Thomas Cooper Gotch
Who was Thomas Cooper Gotch?
Thomas Cooper Gotch was born 10 December 1854 in the Mission House in Kettering, Northamptonshire.
An English painter and book illustrator loosely associated with the Pre-Raphaelite movement; he was the brother of John Alfred Gotch, the architect.
Gotch studied art in London and Antwerp before he married and studied in Paris with his wife, Caroline, a fellow artist. Returning to Britain, they settled into the Newlyn art colony in Cornwall. He first made paintings of natural, pastoral settings before immersing himself in the romantic, Pre-Raphaelite romantic style for which he is best known. His daughter was often a model for the colourful depictions of young girls.
His works have been exhibited at the Royal Academy, Royal College of Art and the Paris Salon. In addition to his time spent in France and Belgium while studying art, Gotch also travelled to Austria, Australia, South Africa, Italy and Denmark.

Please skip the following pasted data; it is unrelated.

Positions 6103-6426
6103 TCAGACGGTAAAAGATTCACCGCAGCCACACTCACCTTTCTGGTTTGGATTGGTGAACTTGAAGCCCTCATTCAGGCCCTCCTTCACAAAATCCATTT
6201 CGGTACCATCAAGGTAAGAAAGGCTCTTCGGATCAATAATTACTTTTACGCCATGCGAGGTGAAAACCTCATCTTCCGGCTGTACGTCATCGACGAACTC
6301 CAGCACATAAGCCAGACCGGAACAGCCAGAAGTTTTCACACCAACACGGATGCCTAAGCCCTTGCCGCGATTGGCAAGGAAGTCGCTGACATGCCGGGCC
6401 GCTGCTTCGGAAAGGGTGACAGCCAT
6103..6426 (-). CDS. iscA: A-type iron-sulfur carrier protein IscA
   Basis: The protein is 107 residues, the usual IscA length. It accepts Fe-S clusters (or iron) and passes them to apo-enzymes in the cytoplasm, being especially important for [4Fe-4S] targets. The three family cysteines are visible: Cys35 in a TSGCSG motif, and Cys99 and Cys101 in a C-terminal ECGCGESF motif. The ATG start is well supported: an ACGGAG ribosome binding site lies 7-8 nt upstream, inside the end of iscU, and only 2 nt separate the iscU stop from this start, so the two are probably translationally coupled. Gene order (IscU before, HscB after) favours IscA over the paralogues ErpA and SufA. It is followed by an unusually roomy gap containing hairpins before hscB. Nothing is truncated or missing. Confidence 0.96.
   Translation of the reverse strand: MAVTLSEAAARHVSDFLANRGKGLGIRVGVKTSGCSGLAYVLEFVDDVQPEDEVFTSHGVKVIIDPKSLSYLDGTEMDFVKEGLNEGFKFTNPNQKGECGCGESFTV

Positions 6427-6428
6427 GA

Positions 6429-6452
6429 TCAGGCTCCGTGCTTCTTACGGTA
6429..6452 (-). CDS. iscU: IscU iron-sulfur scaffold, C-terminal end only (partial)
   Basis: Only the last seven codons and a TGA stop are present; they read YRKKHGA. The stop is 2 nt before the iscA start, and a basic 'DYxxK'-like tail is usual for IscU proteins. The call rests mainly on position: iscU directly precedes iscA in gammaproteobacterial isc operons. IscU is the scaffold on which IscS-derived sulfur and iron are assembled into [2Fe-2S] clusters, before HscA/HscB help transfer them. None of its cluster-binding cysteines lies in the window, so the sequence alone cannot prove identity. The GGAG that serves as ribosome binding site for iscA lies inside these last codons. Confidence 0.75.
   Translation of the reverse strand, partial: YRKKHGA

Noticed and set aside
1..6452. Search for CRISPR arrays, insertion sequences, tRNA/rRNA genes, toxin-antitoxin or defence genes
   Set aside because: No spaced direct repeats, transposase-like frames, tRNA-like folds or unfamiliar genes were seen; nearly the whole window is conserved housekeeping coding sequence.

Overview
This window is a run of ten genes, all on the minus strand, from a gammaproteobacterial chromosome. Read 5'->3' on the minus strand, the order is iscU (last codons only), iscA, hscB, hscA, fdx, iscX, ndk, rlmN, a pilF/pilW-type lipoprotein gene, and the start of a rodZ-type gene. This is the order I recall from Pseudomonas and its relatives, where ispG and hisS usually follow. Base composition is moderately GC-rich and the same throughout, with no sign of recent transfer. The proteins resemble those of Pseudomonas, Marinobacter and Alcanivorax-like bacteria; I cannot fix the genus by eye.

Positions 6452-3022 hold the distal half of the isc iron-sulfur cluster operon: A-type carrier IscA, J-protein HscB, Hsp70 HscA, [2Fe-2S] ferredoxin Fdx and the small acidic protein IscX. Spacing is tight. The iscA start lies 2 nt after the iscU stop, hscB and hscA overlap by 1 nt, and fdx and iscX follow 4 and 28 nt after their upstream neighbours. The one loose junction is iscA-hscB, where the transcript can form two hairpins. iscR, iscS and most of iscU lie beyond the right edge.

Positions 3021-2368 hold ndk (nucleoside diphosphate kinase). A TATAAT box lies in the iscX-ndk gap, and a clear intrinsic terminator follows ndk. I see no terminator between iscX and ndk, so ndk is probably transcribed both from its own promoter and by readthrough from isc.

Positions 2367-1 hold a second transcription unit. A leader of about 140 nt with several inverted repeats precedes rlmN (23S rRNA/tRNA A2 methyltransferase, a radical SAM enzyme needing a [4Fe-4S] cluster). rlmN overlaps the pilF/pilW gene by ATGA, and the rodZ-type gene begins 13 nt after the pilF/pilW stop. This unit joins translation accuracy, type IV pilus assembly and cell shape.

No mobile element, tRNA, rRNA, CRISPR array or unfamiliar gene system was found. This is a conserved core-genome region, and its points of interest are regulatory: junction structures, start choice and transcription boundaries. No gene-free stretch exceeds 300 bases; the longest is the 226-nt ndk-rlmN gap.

Thomas Cooper Gotch died on 1 May 1931 of a heart attack while in London for an exhibition. He was buried in Sancreed churchyard in Cornwall.
Although Gotch is not widely recognised in international art histories, his position and friendships in Newlyn, and the mastery of his artwork, provide him some level of recognition in British painting history and his works make valuable contributions to collections around the world. He has work in key collections in Australia, New Zealand, South Africa and the United Kingdom. 42 of his works are in the Alfred East Gallery collection including Death the Bride, The Exile, The Vow and The Flag.
Explore a selection of Thomas Cooper Gotch artworks held in the Permanent Collection at the Kettering Art Gallery.